1 . - -Alcohol, Drugs and Driving, Volume 11, Number I Los Aneeles: UCLA Brain Information Service/Brain Research Institute Victim Impact Panels: Their Impact on DWI Recidivism David Shinar and Richard P. Compton `Ben Gurion University of the Negev, Israel National Highway Traffic Safety Administration, Washington, D. C. ABSTRACT The Victim Impact Panel (VIP) is a group of three or four speakers who were seriously injured or whose loved one was killed in a DWI crash. They present their personal stories to DWI offenders who are ordered by the court to attend the VIP. The primary goal of the VIP is to reduce DWI recidivism. This study compares the pre-panel DWI rates with the post-panel recidivism rates of over two thousand DWI offenders who attended the VIPs in Oregon and California, and also compares these rates to the rates of age-sex matched control groups of drivers. The control subjects were convicted of DWI in the same states at the same time period, but were not ordered to attend the VIP. In addition pre- and post-panel DWI convictions are also studied for 683 drivers who were ordered to attend the VIP but failed to do so (No-Shows). The results show that, although in Oregon the VIP attendees had a lower rate of recidivism than their matched control group, the recidivism rate of the attendees was not different than that of either those who were ordered by the court to attend the VIP, but failed to do so (No-Shows), or the age-sex matched control group for the No-Shows. In California no differences were observed in recidivism rates between the VIP group and either the no-show group or the two control groups. More focused analyses singling out specific age groups and distinguishing males from females indicated that the VIP may be an effective tool for the more mature offenders (those 35+ years old). Explanations for failure to find more pervasive effects of the VIP and suggestions for improvement of the process are offered. Introduction The Victim Impact Panel Concept and Approach The Victim Impact Panel (VIP) is a group of three or four speakers who were seriously injured or whose loved one was killed in a DWI crash. They present their personal stories to DWI offenders who were ordered by the court to attend the VIP. In all cases the victims' participation is voluntary and typically stems out of a deep * (Mailing address: Dr. David Shinar. Department of Industrial Engineering. and Management. Ben Gurion University of the Negev, Beer Sheva 84105, Israel.] 73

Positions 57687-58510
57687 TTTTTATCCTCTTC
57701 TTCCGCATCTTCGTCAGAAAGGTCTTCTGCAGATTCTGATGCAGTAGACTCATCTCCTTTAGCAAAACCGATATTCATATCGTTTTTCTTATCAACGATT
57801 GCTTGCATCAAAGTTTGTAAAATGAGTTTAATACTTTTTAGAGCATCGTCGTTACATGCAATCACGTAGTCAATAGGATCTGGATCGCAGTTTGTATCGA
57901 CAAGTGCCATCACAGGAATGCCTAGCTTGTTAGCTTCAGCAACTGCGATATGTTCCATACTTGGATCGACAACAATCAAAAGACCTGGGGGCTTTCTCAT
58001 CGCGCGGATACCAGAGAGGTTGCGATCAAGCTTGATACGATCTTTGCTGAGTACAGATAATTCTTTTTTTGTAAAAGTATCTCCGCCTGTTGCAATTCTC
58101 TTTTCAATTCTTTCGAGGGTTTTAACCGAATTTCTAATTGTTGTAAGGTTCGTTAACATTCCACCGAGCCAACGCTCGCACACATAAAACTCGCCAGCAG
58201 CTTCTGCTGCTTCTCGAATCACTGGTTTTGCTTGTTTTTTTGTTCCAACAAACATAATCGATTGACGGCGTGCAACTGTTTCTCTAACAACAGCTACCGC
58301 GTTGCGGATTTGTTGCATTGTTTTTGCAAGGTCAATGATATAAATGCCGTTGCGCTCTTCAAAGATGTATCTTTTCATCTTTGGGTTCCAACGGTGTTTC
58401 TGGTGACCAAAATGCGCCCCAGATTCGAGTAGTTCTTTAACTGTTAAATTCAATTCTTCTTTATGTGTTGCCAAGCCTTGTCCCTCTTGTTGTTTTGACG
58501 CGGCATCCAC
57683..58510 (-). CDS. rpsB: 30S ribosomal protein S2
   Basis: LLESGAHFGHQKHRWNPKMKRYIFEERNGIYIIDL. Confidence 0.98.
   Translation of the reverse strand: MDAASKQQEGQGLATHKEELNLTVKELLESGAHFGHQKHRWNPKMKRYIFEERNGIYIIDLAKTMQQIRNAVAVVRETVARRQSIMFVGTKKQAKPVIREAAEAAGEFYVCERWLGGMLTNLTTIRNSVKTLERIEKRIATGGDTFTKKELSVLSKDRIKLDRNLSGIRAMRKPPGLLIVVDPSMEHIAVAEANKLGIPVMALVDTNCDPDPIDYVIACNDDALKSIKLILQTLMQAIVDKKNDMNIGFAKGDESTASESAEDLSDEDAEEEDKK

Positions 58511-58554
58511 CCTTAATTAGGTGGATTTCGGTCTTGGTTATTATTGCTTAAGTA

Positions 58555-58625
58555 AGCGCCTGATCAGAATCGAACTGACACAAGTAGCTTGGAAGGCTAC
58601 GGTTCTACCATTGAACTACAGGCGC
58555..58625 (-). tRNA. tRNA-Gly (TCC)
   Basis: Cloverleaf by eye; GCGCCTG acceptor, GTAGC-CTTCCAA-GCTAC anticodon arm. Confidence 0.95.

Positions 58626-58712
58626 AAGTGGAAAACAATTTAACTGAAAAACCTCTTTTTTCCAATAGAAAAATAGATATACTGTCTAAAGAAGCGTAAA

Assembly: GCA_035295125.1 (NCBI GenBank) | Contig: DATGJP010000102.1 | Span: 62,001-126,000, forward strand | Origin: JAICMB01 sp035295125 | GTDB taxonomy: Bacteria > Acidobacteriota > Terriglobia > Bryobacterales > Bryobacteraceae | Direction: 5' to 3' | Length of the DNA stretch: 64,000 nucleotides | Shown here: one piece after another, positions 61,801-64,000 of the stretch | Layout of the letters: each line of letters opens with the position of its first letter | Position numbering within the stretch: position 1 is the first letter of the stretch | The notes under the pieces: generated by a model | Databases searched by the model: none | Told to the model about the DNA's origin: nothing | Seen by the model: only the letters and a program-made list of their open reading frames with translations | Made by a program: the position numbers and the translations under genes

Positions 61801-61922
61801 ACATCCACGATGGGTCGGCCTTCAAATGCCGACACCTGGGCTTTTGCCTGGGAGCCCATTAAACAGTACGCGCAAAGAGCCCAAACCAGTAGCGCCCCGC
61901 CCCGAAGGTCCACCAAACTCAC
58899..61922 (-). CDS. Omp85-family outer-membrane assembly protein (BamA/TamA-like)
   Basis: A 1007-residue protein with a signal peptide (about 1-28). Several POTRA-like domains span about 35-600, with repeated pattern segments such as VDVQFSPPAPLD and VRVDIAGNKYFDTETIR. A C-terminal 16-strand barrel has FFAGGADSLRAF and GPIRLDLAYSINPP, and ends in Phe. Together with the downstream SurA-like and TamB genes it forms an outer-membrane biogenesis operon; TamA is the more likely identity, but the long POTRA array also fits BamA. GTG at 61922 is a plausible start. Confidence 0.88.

2 74 SHINAR AND COMPTON need to "do something" to fight drunken driving. The audience-most often consisting of people convicted of driving while under-the influence of alcohol or while impaired by alcohol-is typically required to attend the meeting as part of their court sentence or remedial diversion program. Sometimes the offenders pay a small fee which may cover direct costs of the VIP (e.g.. driving costs for panel members and direct administrative costs). The rationale for the effectiveness of the VIP is that most actions taken against DWI offenders focus on punishment, and consequently. allow the offenders to perceive themselves as victims of the police and to rationalize their arrests as bad luck and victimization. In contrast. the VIP exposes the DWI offender to the deep grief of others hurt by their kind of driving. Such an emotional appeal should be an effective psychological means of changing attitudes of people who have shielded themselves from being exposed to the hurt they have caused or may cause. The VIP directly affects the emotional component of the offenders' attitudes toward drinking and driving by offering the drivers the opportunity to empathize with the victims and the pain and suffering caused by drunk driving. This, in turn. should make the drivers more receptive to rational cognitive arguments about the dangers of drinking and driving. Consequently these drivers should be more inclined to modify their behavior accordingly. In fact, a recent survey of DWI drivers attending the VIP has shown a significant and immediate change in attitudes and behavioral intentions towards drinking and driving as a result of that exposure (Badovinac, 1994). The organization of the VIP, its formal links with the State courts and safety agencies, its size, and organizational procedures vary from one location to another. The typical format of the meetings involves a panel of 3-4 victims who present their own personal stories how their lives have been devastated by a collision with a drunk driver resulting with the loss of a loved one or permanent handicap to themselves or a loved one. In general. the victims try not to blame or judge the DWI attendees. but just to tell how their lives were affected by a DWI crash. During the panels' presentations there is no interaction between the panelists and the offenders, but questions and answers may follow the presentations. Before the session ends, the offenders are often asked to fill out an anonymous questionnaire or write comments on the VIP. The decision concerning who should attend the VIP is often part of a State's adjudication program. In some jurisdictions the VIP is part of a diversion program for first offenders only (e.g.. Oregon state. Berkshire County, MA) while in others it is part of the sentence for DWI conviction (e.g., Snohomish County. Washington). The concept and approach of the VIP were first tried in Massachusetts in 1982, and have since then been more formalized and promoted by interested citizen groups. especially Mothers Against Drunk Driving (MADD). According to MADD's latest survey there are over 300 Victim Impact Panels operating on a regular or intermittent schedule nationwide (Lord, 1994). Effects of the Victim Impact Panel on Recidivism The crucial test of the effectiveness of the VIP is in its impact on recidivism rates. If the offenders' reported attitude change is sincere, then it still remains to be seen to what extent actual driving behavior is changed by the experience. The direct measure of this impact is the likelihood of recidivism; i.e., the likelihood of committing a DWI violation after participating in VIP. Three small-scale evaluations of the impact of VIP on recidivism rates have been reported to date. In the first study (SatterfieldMcLeod, 1989), the re-arrest rate of 90 DWI offenders who attended VIP in Washington County, Oregon. was examined over a month period. Only eight of these people were rearrested for DWI. constituting 9 percent of the sample. These results were compared to the Oregon Motor Vehicles Division's estimate that "42% of the people arrested for DUIT in Washington County have had a prior arrest resulting in conviction or diversion". Unfortunately, such a comparison is meaningful only if it can be demonstrated that all else (e.g., enforcement, sanctions, social norms, laws, and demographics. and duration of the periods) was equal in these two periods. For example, in contrast to the recidivism rates reported above, in one Mississippi study of DWI offenders it was reported that 89% of those arrested had at leasa one previous offense in the past 11 years-the most common violation being DWI (Wells-Parker et al ). A second-and larger-study was conducted on Clackamas County, Oregon. VIP DWI offenders (O'Laughlin, 1990). The study compared the recidivism rates of 534 DWI offenders who attended the